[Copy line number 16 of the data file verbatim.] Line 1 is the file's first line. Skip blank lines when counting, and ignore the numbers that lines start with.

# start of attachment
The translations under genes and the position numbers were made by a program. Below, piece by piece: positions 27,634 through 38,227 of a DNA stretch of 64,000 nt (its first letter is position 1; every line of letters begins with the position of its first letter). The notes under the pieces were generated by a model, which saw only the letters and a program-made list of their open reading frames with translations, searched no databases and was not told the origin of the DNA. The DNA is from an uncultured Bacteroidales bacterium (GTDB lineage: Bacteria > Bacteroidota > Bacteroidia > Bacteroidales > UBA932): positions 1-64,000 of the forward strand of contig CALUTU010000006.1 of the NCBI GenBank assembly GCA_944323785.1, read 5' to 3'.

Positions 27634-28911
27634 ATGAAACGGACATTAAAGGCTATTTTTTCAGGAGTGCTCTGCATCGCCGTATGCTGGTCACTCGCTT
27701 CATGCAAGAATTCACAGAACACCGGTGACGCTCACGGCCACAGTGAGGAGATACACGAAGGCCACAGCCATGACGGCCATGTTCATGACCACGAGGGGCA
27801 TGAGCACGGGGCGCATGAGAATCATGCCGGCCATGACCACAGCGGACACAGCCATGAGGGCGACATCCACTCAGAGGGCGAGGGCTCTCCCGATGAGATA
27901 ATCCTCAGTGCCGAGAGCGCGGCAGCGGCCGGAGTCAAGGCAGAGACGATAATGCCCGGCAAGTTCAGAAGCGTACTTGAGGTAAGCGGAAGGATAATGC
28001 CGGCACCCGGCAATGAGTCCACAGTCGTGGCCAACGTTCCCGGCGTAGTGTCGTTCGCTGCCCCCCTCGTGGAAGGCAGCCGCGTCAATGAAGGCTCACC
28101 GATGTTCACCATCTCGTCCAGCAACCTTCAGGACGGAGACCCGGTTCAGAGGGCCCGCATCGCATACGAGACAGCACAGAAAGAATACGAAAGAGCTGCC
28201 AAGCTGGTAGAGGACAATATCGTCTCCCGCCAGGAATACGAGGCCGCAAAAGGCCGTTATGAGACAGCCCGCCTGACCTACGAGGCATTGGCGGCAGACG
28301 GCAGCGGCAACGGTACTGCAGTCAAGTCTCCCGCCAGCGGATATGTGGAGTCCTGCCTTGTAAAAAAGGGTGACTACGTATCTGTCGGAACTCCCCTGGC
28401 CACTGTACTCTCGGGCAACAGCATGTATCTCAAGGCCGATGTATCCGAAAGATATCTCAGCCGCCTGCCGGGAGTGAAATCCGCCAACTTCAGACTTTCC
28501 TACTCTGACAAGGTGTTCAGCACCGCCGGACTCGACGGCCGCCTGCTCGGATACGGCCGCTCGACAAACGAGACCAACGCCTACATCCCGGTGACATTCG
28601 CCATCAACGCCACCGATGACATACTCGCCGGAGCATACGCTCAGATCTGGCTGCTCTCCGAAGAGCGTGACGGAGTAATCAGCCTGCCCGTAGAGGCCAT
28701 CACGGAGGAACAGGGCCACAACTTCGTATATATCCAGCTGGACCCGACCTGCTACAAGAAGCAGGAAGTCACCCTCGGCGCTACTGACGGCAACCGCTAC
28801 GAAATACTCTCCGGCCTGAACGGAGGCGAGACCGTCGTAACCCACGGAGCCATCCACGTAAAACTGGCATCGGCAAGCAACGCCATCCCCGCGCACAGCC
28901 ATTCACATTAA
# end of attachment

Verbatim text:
28901 ATTCACATTAA